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January 08, 1993 - Image 24

Resource type:
The Detroit Jewish News, 1993-01-08

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n his senior year at
Michigan State Uni-
versity, Rob Cohon
hopes to leave a legacy
to the 2,000 Jews attend-
ing the school.
The MSU Jewish Re-
view, a tabloid-sized news-
paper published twice a
semester, is Mr. Cohon's
Following the footsteps
of the defunct Jewish
Voice — the last issue was
published in 1989 — Mr.
Cohon hopes the MSU
Jewish Review will act as
a line of communication
within the campus' Jewish
Mr. Cohon developed
the idea for the paper
after being elected second
vice president of the Hillel
Student Board. His
responsibilities include
creating a calendar of
events and one special
"I figured a campus
with 2,000 Jews should
have its own paper — for
communication purposes
at least," Mr. Cohon said.
The first edition of the

paper included articles by
staff writers, the Jeru-

salem Post and wire ser-
vices, a movie review,
recipes, poetry and adver-r- <
tising from local mer-
chants .
In the future, Mr.
Cohon hopes to include an
opinion page.
"Now that the first edi-
tion has come out, it's,
time for us to get together,
decide what has been suck
cessful and go from there,"
he said. "I'm an urban
planning major, so I'm
really a rookie at this."
The paper is funded by
MSU Hillel but remains
editorially separate from
it. Mr. Cohon plans to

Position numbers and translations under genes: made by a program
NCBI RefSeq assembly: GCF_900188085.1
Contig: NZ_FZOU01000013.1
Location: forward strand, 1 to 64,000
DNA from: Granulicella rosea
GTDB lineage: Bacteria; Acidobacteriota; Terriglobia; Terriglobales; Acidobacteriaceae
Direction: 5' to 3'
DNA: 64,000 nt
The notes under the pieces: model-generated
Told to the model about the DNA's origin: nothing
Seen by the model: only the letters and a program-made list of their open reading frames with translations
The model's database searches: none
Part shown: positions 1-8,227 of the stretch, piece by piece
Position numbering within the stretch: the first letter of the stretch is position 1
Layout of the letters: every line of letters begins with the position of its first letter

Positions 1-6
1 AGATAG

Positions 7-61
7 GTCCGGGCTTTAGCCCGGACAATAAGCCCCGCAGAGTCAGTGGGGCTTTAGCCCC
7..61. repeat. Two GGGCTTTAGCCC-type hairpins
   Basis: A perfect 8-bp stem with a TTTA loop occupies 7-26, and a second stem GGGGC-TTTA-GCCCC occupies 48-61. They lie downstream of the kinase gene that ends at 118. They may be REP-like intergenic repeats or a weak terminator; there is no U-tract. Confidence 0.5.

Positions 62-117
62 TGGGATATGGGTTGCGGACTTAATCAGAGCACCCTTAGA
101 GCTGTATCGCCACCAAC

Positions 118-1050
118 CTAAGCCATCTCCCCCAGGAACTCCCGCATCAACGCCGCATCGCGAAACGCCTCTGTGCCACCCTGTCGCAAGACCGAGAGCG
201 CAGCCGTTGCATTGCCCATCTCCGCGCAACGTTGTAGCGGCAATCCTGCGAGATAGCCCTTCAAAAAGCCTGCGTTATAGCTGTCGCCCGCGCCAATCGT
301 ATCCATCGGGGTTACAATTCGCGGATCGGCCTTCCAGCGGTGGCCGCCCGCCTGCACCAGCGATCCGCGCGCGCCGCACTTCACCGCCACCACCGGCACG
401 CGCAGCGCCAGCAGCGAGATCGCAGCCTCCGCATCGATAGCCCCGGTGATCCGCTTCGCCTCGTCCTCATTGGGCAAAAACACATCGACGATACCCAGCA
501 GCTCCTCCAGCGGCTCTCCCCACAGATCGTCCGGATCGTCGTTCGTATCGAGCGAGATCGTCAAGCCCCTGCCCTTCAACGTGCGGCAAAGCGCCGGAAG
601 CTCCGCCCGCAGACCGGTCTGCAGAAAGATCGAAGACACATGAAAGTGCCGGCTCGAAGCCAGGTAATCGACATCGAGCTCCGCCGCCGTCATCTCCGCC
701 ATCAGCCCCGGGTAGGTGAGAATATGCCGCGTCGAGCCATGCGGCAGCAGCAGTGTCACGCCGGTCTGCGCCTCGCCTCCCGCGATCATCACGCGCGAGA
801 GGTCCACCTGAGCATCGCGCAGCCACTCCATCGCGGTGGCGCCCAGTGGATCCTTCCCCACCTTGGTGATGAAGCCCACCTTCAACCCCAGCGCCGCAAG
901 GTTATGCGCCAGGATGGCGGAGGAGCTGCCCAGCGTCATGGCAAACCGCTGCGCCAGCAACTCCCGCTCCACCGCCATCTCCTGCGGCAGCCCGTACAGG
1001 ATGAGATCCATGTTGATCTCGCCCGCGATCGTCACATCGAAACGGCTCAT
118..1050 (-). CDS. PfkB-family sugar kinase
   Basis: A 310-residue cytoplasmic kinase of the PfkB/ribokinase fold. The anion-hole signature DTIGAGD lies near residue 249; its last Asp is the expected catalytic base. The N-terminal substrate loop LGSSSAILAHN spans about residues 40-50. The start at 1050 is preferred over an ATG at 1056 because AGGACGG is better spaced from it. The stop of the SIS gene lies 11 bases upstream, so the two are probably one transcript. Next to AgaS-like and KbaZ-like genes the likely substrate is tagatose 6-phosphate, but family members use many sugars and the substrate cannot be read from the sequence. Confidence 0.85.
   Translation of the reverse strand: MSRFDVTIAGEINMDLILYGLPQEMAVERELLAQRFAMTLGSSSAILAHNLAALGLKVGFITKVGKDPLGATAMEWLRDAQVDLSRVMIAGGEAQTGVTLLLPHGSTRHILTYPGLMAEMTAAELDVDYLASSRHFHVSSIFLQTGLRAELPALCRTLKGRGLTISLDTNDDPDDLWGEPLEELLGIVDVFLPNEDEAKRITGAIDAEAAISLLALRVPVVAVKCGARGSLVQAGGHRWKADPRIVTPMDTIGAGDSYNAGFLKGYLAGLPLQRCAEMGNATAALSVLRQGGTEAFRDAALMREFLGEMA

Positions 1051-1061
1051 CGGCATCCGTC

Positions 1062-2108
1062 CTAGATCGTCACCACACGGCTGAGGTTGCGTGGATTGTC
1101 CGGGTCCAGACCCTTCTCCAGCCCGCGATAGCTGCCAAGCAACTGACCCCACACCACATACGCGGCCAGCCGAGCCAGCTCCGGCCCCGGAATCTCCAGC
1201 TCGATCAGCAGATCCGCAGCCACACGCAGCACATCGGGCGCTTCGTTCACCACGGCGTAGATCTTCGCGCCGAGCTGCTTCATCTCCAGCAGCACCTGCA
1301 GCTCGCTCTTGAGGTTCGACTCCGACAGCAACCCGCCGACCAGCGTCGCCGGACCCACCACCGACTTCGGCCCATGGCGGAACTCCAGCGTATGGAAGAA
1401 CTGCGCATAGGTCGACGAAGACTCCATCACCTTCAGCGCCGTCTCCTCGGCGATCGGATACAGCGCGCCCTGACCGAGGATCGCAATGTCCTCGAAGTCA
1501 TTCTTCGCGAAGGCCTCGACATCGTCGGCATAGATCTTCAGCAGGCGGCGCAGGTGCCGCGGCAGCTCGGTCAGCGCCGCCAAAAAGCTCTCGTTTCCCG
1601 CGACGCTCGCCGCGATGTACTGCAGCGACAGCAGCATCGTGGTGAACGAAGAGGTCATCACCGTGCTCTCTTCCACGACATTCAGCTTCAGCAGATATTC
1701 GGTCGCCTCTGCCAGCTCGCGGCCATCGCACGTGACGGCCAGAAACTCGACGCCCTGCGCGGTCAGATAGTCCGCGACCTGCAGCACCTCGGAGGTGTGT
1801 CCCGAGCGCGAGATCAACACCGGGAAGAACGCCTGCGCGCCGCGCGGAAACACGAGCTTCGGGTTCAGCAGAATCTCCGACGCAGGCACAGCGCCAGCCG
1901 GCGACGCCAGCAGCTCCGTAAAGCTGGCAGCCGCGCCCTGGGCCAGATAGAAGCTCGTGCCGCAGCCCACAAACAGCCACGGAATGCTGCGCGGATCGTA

approach the Associated
Students of Michigan
State University (ASMSU) <
in the spring for money.
"This is a priority. We -`
need to get funding and
find leadership so this
paper will not end when I
graduate," Mr. Cohon
The MSU Jewish Re-
view boasts a circulation

of 2,100 and is sent out to
students on Hillel's mail

Schott's Lawyer
Tries To Mend Ties

Cincinnati (JTA) — While
national attention concern-

ing alleged racist and anti-
Semitic statements at-
tributed to Cincinnati Reds
owner Marge Schott has
abated, the community
groups that began discus-
sions with Mrs. Schott
regarding Reds hiring prac-
tices and community rela-
tions held a second round of
meetings recently.
Mrs. Schott was repre-
sented by her attorney
Robert Bennett and his
partner Tom Schwartz at the
meeting held at the offices of
the Jewish Community Re-
lations Council here.
In attendance were repre-
sentatives from the JCRC,
the National Association for
the Advancement of Colored
People, the Urban League,
the Cincinnati Human Rela-
tions Commission and the
Black Male Coalition.

City Councilman Tyrone
Yates, who had offered a
four-point proposal for
resolution to the controversy
after the first meeting, was
also present.
Michael Rapp, executive
director of the JCRC, said
that the coalition, formed as
a result of the first meeting
held Nov. 20, hoped to use
the latest meeting "as a spr-
ingboard to improved com-
munity relations in Cincin-
While all representatives
had stated that Mrs. Schott's
absence would not necessari
ly be a hindrance to pro-
gress, Mr. Rapp conceded
that the constituencies rep-
resented by the coalition of
community leaders were
"becoming radicalized."
Speaking to reporters prior,
to the Dec. 22 meeting, Mr.
Bennett remarked: "We're
going to talk."

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